Enthusiasts for replicating original loads for their British guns often have to guess what is appropriate. Many load to very low pressures, which is sensible and cautious but not always necessary. Loading data from the era in which the guns were made can be helpful in calculating the optimal combination of powder and shot for the type of gun being catered for.
Thomas Bland, gun-maker of the Strand, in London, offered this useful table to customers in his 1950s catalogue. It links bore size and chamber length to the commonly loaded standards of the day. It provides equivalent loads for using smokeless powders and black powder, with corresponding shot loads.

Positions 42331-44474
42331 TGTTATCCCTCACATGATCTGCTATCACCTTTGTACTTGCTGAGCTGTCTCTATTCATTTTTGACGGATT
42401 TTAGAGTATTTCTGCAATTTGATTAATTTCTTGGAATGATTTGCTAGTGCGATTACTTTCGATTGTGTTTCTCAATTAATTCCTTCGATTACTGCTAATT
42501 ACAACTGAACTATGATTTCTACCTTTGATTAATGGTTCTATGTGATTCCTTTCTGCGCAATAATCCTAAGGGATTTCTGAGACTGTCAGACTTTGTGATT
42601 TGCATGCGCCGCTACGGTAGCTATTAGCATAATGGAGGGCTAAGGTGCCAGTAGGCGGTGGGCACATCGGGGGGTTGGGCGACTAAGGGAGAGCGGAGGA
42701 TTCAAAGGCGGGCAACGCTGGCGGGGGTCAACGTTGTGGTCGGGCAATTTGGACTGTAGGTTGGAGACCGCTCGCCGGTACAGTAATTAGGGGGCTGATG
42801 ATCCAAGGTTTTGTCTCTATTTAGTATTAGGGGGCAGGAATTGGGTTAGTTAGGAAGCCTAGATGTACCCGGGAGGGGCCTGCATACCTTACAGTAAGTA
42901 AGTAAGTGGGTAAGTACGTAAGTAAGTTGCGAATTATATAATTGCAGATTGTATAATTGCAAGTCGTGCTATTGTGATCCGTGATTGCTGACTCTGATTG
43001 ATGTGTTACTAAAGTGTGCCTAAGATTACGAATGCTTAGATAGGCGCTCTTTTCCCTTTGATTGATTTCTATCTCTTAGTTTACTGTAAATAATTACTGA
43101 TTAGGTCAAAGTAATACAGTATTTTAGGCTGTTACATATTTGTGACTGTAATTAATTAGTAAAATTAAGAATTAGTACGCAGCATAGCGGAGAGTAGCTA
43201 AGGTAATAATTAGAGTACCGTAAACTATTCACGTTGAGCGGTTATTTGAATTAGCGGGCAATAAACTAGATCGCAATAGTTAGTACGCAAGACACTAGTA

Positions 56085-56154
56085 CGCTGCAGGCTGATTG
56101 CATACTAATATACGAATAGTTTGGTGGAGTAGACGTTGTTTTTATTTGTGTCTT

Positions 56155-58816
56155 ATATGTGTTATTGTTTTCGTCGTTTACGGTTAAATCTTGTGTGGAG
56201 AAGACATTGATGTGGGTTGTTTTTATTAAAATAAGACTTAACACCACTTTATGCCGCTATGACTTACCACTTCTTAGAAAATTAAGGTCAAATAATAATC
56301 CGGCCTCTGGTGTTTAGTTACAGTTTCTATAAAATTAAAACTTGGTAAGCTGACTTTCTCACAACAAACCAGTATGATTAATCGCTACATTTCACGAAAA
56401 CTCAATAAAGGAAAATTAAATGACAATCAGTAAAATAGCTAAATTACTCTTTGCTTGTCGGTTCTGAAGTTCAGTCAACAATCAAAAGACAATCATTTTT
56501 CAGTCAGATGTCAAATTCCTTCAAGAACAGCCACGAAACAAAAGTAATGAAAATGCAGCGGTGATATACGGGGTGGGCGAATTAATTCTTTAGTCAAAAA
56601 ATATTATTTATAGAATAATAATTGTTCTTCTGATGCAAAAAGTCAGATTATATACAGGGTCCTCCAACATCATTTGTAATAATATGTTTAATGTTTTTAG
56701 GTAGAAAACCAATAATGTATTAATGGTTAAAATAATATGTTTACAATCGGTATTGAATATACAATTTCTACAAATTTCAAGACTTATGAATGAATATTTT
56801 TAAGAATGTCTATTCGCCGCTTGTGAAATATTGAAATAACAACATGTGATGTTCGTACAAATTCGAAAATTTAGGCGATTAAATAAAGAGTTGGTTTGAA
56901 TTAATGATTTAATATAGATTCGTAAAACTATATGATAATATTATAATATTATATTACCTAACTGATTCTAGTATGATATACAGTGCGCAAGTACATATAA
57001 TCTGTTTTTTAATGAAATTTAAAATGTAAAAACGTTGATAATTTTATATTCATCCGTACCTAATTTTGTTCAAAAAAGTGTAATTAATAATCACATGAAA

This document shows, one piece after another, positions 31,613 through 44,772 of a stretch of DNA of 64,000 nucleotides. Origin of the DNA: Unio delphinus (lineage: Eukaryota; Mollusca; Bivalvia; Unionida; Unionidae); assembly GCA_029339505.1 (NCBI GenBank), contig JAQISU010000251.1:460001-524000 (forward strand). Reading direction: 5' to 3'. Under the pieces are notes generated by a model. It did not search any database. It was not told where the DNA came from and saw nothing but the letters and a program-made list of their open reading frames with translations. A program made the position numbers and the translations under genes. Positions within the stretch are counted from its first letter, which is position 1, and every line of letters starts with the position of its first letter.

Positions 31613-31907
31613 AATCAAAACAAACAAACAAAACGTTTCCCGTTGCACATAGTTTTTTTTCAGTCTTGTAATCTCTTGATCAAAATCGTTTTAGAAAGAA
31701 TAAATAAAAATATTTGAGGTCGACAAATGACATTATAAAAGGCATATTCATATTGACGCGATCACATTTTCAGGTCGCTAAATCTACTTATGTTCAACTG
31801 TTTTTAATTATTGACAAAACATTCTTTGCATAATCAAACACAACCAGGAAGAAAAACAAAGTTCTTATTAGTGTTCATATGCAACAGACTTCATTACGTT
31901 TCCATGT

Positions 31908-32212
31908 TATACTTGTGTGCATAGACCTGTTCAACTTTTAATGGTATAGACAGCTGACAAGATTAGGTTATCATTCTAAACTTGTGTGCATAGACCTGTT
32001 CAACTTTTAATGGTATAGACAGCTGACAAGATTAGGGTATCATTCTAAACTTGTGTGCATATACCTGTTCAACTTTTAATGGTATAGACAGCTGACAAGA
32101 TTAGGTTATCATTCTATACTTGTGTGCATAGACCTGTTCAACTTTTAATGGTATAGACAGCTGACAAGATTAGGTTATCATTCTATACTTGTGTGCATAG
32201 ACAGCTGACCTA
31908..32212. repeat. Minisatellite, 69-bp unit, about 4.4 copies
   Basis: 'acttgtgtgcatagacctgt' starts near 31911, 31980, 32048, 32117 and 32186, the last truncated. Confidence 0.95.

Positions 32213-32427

He explains ‘Although some of the powders and cartridges are no longer available, we think the table of loads given below will be of interest to the hand loader.'
Many American readers do hand-load for their vintage guns, though the practice is less popular in the UK, except for unusually large or rare bore sizes.
Having a reference table of powder and shot charges for different bores and case lengths, based on standard British loading criteria of the time, which covers the popular ‘smokeless’ powders, like Schultze and Smokeless Diamond, as well as black powder equivalents should be of interest to those attempting to replicate these characteristics in home-loads today.
We re-produce the table unadulterated below:
Published by Vintage Guns Ltd on